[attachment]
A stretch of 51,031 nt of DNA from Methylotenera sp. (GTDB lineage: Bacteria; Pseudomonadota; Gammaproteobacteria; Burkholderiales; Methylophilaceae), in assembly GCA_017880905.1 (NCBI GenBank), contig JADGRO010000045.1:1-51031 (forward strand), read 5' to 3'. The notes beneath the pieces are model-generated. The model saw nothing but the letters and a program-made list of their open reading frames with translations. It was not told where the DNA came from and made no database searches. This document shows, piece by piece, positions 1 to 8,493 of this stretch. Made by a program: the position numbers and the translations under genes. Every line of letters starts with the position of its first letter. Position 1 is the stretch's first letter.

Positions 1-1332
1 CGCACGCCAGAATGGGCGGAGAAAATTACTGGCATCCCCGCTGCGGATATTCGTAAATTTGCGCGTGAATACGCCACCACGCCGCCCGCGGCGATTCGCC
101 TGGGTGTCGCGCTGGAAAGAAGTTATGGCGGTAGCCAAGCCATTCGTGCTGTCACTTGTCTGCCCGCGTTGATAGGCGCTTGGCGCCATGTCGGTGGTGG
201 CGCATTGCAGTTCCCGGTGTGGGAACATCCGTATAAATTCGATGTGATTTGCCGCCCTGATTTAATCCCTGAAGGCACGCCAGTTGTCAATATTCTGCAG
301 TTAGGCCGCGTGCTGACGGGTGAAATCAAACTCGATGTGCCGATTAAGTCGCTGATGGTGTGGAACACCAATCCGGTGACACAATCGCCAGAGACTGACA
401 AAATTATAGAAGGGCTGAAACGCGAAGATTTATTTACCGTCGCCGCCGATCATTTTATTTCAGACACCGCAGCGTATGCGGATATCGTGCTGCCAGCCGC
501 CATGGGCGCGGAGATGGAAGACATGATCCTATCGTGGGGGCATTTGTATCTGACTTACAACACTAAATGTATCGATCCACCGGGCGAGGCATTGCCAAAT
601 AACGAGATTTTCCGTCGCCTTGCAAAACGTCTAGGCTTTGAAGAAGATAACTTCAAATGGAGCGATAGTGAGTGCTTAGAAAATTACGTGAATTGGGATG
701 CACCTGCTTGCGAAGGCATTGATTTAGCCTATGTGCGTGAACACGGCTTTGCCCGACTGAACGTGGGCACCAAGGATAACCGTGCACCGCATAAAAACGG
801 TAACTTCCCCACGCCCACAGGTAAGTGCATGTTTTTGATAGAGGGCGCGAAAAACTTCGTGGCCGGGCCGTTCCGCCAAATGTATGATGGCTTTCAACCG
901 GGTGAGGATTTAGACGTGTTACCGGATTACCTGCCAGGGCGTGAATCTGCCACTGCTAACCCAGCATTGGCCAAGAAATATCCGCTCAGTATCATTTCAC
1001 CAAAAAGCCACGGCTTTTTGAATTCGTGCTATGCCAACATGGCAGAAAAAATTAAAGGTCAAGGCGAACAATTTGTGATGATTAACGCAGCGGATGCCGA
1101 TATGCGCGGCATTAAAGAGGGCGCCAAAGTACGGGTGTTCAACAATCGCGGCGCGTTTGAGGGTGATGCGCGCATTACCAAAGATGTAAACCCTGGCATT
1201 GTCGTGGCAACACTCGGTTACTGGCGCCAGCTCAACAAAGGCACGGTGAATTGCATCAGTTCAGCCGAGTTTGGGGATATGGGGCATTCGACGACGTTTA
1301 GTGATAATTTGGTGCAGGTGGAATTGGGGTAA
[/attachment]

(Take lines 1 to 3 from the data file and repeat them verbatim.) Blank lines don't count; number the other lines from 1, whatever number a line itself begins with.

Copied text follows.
A stretch of 51,031 nt of DNA from Methylotenera sp. (GTDB lineage: Bacteria; Pseudomonadota; Gammaproteobacteria; Burkholderiales; Methylophilaceae), in assembly GCA_017880905.1 (NCBI GenBank), contig JADGRO010000045.1:1-51031 (forward strand), read 5' to 3'. The notes beneath the pieces are model-generated. The model saw nothing but the letters and a program-made list of their open reading frames with translations. It was not told where the DNA came from and made no database searches. This document shows, piece by piece, positions 1 to 8,493 of this stretch. Made by a program: the position numbers and the translations under genes. Every line of letters starts with the position of its first letter. Position 1 is the stretch's first letter.

Positions 1-1332
1 CGCACGCCAGAATGGGCGGAGAAAATTACTGGCATCCCCGCTGCGGATATTCGTAAATTTGCGCGTGAATACGCCACCACGCCGCCCGCGGCGATTCGCC